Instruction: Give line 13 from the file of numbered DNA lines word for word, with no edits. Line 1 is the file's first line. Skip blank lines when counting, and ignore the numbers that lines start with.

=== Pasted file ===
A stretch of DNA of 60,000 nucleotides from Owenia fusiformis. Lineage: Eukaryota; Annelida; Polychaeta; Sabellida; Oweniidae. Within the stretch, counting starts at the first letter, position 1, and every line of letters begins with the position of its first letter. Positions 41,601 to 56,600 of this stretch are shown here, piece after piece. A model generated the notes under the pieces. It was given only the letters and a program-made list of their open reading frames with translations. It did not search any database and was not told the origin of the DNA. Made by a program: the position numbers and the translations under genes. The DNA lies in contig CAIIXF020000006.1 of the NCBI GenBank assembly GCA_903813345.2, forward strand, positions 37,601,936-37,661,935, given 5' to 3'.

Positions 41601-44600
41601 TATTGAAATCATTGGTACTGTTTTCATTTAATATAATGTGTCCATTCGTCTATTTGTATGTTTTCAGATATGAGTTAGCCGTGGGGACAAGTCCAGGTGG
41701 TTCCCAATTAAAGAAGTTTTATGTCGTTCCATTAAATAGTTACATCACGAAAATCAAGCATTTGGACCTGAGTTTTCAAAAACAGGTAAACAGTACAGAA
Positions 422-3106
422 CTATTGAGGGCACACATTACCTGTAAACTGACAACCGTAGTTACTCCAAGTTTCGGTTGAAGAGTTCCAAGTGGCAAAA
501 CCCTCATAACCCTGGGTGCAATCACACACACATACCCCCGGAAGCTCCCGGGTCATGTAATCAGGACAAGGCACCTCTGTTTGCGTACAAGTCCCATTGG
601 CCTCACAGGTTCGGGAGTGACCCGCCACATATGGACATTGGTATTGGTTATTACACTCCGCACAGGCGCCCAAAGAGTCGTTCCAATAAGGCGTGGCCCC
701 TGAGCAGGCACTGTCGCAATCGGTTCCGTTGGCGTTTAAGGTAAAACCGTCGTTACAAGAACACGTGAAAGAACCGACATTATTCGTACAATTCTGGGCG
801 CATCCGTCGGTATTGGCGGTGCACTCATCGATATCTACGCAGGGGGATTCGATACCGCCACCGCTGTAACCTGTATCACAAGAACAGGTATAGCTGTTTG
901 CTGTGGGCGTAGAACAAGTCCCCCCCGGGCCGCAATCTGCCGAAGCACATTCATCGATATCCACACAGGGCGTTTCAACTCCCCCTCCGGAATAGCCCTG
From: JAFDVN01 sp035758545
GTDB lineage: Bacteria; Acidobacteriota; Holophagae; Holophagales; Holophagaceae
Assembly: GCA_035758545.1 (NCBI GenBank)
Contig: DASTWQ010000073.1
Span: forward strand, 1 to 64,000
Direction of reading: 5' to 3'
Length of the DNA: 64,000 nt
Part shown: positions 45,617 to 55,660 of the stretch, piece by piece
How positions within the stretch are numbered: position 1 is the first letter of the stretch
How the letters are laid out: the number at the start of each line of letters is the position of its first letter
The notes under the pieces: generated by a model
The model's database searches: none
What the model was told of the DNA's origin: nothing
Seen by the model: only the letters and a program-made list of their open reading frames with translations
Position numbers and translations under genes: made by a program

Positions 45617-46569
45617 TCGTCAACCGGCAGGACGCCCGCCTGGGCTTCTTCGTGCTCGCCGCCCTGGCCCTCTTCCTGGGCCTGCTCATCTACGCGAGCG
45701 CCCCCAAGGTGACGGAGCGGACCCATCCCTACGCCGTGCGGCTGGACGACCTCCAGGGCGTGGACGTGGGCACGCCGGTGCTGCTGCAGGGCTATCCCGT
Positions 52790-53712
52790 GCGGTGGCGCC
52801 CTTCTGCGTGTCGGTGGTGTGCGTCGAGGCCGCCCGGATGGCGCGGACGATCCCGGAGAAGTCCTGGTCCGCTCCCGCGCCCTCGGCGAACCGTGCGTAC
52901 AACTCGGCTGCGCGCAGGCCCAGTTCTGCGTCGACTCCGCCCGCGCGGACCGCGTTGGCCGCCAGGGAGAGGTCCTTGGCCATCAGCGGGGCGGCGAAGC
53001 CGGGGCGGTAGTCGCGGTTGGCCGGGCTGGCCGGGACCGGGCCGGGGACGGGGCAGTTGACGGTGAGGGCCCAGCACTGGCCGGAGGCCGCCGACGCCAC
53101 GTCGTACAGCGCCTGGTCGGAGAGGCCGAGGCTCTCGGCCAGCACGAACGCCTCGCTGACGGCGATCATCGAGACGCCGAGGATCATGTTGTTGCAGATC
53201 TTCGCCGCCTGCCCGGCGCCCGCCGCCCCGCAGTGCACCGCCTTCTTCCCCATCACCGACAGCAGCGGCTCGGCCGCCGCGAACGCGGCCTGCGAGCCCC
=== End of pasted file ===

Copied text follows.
GTDB lineage: Bacteria; Acidobacteriota; Holophagae; Holophagales; Holophagaceae